*Photograph: John Mangan
Ennis is one of only four towns and cities in the country deemed to be cleaner than European norms.
In October, Ennis was ranked as the sixth cleanest in the country, it has now jumped to third position behind Kilkenny and Killarney following the final litter survey of 2020 by business group Irish Business Against Litter (IBAL), the results of which were published on Monday.
Kilkenny took the crown for a record 5th time, and Killarney. For the first time in 13 years, fewer than half of the towns surveyed nationwide were deemed clean.
An Taisce’s report stated that Ennis’ performance was “typically strong” and was among only four towns deemed to be cleaner than European norms. Eight out of the ten sites surveyed received the top litter grade. Gort Rd Business Park continues to be heavily littered.
“Both O’Connell Street and Abbey Street were pedestrianised, creating an enhanced shopping environment. There were some vacant / closed down outlets on Abbey Street but there was no litter directly associated with them. Other top-ranking sites in Ennis included Tim Smythe Park, Ennis Friary and Ennis Recycle Centre – not only were they very good with regard to litter but also well presented and maintained”.
Litter levels nationally rose in 24 of the 37 towns and cities inspected by An Taisce at the end of 2020, resulting in only 17 being judged to be clean – a fall of over 25% on last summer and in sharp contrast to just 3 years ago, when 80% were clean. Ennis was the only Clare area inspected.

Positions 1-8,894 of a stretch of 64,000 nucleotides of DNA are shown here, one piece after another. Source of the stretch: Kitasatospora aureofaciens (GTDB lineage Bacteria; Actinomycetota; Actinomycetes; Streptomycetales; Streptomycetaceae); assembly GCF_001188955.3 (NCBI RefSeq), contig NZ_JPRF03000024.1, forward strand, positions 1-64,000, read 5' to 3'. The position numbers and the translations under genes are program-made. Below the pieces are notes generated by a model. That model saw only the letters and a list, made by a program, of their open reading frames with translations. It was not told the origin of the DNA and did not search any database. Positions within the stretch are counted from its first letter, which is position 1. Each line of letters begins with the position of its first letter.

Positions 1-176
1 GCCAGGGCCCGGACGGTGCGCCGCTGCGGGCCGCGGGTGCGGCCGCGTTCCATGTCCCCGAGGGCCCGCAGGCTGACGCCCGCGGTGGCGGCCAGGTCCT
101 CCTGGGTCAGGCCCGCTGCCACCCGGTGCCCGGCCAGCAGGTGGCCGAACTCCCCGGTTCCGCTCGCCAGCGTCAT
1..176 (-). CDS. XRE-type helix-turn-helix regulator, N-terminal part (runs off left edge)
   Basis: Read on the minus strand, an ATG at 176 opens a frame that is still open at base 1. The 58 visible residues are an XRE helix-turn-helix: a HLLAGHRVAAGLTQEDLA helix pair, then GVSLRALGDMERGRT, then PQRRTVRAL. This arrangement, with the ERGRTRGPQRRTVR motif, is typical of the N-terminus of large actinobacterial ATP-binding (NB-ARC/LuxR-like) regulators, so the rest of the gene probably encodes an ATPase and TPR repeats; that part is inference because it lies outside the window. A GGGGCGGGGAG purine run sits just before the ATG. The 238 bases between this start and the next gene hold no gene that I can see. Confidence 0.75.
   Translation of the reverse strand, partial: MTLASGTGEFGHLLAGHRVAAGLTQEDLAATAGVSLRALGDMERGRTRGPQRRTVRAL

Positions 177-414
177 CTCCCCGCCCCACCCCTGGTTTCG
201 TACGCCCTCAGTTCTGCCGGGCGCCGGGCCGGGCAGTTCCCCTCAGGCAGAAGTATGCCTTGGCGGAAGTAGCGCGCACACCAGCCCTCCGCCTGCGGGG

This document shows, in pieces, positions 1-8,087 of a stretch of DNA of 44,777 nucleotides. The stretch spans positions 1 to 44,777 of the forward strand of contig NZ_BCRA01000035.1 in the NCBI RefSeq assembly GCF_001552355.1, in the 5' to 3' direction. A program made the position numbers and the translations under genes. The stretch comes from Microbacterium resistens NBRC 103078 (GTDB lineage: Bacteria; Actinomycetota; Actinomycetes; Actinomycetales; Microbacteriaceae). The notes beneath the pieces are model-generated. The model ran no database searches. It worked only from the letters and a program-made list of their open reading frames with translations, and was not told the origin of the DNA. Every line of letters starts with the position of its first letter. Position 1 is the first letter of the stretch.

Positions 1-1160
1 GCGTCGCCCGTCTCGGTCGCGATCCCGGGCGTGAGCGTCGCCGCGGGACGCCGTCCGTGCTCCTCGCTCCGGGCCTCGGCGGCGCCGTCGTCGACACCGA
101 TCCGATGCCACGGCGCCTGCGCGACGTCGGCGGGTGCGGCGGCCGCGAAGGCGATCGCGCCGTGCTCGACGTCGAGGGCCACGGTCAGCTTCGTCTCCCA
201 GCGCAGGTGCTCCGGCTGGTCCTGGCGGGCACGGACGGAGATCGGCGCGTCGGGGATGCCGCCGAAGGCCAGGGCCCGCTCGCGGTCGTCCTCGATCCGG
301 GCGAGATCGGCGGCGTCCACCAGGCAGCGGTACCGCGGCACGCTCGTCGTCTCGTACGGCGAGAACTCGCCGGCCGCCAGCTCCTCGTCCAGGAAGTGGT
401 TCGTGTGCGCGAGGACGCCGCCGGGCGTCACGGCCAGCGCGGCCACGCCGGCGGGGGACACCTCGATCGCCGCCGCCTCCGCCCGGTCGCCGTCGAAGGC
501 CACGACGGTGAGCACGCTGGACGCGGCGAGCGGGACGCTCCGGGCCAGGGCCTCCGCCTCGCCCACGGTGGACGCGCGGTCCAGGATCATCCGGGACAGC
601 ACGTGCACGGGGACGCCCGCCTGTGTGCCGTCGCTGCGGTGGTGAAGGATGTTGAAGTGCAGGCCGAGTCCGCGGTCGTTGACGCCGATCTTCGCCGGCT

A sharp rise was recorded in the quantity of littler on approach roads to towns due to increased walking. IBAL spokesperson, Conor Horgan commented, “Ironically, too many of them are showing a shameful disregard for the environment they are enjoying”.
Coffee cups were among the most prevalent litter types found, while there was another rise in glass bottles and cans, suggesting that outdoor drinking has not waned over the winter months. The survey also showed that the second half of 2020 brought a further increase in PPE-related litter, primarily masks.
IBAL was once again critical of local authorities for failing to address sites identified in previous surveys as heavily littered. The report highlighted a continued rise in the number of blackspots in towns and cities.
According to IBAL, the reluctance among civic-minded people to pick up litter during the pandemic may carry long term consequences. “While people have certainly become more attuned to their natural surroundings and more conscious of how litter can spoil those surroundings, this is offset by an understandable unwillingness to pick up waste for fear of contamination. As the pandemic endures, and with it the sensitivity around touching items, people may simply get out of the habit of picking up other people’s litter. We risk losing a civic behaviour which is vital in keeping our country clean,” Horgan added.